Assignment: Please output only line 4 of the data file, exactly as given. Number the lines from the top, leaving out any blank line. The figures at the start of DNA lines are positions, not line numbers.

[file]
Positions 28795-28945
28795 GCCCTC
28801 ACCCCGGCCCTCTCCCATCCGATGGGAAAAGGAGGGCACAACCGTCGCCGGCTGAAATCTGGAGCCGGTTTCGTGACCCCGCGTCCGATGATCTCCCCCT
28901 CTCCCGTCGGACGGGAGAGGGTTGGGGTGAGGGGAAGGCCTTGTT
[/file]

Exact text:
28901 CTCCCGTCGGACGGGAGAGGGTTGGGGTGAGGGGAAGGCCTTGTT